Native species such as the Eastern Bluebird, Tree Swallow, House Wren, and Great-Crested Flycatcher may be attracted to your martin housing. While your yard can house both Purple Martins and other native species, they should not be allowed to nest in the martin housing.
Many of the native species are not colonial nesters like the Purple Martins. If you allow one pair of bluebirds or Tree Swallows to nest in your martin housing they may try to take over the entire house or gourd rack and drive off any interested martins.
Eastern Bluebird—Small, plump bird, male has a distinctive blue coloring on the back with a rusty red throat and breast. Females have a duller coloring.
Tree Swallows—A member of the swallow family, like the Purple Martin. The Tree Swallow is smaller with a bluish-green back and a snowy white belly.
House Wrens—Tiny brown bird with a longer, curved beak.
Great-Crested Flycatchers—A large bird with a slight crest, reddish-brown coloring, a gray throat and breast, and bright yellow belly.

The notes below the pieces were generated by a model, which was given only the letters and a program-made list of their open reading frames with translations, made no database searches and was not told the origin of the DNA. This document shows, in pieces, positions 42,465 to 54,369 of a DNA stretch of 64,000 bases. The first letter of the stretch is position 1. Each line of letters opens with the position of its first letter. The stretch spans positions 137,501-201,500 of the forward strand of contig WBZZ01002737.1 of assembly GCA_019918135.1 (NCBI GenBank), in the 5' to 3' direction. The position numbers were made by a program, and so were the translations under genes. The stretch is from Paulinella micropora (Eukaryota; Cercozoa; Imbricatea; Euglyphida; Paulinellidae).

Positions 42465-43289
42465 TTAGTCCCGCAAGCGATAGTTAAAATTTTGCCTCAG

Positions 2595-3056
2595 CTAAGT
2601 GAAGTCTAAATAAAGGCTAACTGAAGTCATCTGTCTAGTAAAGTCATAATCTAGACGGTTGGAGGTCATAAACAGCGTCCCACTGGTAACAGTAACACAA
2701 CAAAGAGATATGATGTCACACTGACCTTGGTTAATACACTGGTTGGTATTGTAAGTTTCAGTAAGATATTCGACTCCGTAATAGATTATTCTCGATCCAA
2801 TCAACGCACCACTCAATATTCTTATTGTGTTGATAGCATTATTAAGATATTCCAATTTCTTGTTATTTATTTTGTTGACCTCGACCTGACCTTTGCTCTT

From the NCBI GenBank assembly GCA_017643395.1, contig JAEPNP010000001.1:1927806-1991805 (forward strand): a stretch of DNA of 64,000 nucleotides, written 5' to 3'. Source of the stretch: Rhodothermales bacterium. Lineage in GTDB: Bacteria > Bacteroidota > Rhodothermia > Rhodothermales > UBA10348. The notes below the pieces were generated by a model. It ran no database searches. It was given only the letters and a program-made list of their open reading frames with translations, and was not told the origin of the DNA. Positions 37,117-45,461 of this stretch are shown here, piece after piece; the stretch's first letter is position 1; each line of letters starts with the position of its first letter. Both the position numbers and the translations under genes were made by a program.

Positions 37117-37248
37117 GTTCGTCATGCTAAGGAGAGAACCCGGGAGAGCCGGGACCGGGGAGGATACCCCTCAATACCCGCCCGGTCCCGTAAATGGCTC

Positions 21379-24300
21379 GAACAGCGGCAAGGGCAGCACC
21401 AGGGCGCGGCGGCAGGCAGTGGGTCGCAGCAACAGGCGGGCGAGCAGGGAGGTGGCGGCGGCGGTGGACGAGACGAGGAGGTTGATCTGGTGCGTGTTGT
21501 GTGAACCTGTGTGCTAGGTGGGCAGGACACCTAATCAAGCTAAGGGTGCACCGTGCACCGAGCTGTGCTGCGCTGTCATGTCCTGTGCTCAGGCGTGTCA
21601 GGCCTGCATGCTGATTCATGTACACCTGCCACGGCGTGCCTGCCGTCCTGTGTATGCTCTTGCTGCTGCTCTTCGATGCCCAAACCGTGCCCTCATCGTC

Keep your martin housing closed before the martins arrive. Many of the native species will arrive earlier than the Purple Martins. If any of the native species try to nest in the martin housing, keep the entrances of the martin housing blocked and offer alternative housing.
For bluebirds and Tree Swallows offer a single-unit gourd or nestbox with a 1-1/2” opening. Place the housing 30-50 feet away from the martin housing on a post with a predator guard. Place the housing so that the entrance is about 5’ above ground, with the entrance facing the martin housing.
House Wrens prefer to nest in brushy areas, away from open habitat, with a smaller nestbox and cavity entrance measuring between 1 to 1-1/4”.
Great-Crested Flycatchers nest in woodlots and along forest edges and will nest in a single gourd or nestbox with an entrance between 1-1/2 to 2”.